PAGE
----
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So I was searching the translation of the famous expression "Après nous, le déluge" and saw on Wikipedia that it's translated as После нас, хоть потоп. Having not seen хоть used in this way before, I looked up the definition, but none of the usages seem to explain this:

  1. at least, if only
  2. for example, even
  3. with relative pronouns forms indefinite (хоть кто, хоть где)
  4. although (like хотя)
  5. even if

(taken from Oxford English-Russian dictionary, excluding хотя бы and хотя бы что)

Could somebody explain a) why there is a need to insert хоть here, i.e. why not just После нас, потоп why would be the literal translation and b) what it signifies here? Thank you.

  • In French, the probabilistic nature of the deluge is omitted. In Russian, it is fully captured. – Alexander Nov 24 '20 at 18:01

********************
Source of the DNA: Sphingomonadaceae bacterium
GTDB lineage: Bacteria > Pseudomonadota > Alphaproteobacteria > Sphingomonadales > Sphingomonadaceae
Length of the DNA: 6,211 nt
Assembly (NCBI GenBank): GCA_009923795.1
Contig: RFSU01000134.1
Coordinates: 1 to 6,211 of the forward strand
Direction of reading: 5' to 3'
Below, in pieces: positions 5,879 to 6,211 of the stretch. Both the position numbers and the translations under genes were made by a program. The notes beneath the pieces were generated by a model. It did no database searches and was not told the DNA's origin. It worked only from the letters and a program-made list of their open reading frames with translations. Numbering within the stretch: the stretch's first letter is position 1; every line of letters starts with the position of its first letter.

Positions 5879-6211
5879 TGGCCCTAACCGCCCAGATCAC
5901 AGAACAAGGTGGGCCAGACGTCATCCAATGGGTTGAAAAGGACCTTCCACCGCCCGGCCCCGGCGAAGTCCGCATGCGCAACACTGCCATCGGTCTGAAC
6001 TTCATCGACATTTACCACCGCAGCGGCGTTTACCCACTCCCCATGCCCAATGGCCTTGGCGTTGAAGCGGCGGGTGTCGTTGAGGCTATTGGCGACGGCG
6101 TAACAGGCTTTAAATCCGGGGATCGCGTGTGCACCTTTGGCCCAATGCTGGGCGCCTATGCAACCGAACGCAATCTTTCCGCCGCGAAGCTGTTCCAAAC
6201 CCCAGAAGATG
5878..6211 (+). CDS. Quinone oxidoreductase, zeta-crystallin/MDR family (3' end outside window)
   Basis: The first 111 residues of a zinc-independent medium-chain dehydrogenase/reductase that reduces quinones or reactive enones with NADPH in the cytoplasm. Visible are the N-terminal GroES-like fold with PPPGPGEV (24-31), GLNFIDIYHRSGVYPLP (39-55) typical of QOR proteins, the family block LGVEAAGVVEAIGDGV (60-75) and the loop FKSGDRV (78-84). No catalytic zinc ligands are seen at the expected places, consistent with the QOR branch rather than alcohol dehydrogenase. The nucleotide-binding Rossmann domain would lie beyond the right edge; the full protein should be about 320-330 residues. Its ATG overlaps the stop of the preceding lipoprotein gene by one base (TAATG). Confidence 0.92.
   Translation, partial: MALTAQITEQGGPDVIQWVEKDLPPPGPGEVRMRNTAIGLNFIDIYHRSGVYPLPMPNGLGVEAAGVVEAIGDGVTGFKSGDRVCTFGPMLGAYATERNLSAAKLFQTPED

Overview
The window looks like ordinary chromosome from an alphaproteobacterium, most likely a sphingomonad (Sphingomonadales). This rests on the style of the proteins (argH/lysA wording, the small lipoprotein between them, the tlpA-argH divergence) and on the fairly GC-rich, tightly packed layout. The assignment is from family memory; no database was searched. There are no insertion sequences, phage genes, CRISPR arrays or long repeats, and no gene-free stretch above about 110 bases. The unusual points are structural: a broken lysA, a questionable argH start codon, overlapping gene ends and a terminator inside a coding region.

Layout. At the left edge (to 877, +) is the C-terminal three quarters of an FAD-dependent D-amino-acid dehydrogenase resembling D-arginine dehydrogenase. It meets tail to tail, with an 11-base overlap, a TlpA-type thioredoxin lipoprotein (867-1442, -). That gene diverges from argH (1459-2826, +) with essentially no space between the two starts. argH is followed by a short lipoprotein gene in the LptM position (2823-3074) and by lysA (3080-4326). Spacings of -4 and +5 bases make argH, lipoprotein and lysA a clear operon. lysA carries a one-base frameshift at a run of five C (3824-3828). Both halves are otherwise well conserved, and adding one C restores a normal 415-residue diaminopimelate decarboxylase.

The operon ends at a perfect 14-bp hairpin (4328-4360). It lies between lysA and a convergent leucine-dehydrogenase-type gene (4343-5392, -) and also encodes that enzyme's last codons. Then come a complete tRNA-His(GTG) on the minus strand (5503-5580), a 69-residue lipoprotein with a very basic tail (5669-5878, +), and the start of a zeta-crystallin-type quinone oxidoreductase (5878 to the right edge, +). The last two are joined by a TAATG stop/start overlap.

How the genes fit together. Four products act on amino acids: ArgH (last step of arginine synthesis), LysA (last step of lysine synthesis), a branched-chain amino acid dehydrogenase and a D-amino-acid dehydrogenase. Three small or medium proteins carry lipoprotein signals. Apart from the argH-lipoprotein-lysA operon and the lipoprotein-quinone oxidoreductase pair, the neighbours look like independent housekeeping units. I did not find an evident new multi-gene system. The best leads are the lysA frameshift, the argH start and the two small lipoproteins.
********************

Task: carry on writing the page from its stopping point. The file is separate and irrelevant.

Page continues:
• "После нас потоп" is just an absolutely accurate prediction of a future fact; This will distort the meaning of the phrase. "После нас хоть потоп" - It meaning is that the king is absolute indifferent to what will happen after him. And he doesn't predict the flood - he doesn't know what will happen, but he emphasizes his absolute indifference. "хоть, хотя бы, даже если" - here reflects the maximum possible disaster of the hypothetical disasters, but it's hypothetical. –  Пилум Dec 2 '20 at 20:10
  • 2. for most example, and it's no matter –  Пилум Dec 2 '20 at 20:16
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The difference is simple:

После нас - потоп means after us the flood - meaning just fact: after us there will be the flood.

On the contrary, после нас хоть потоп means after us even a flood - meaning “doesn't matter what would happen after us – even a flood, we don't care.”

  • Aaah, thank you very much, makes sense! – Ilya Nov 24 '20 at 12:08

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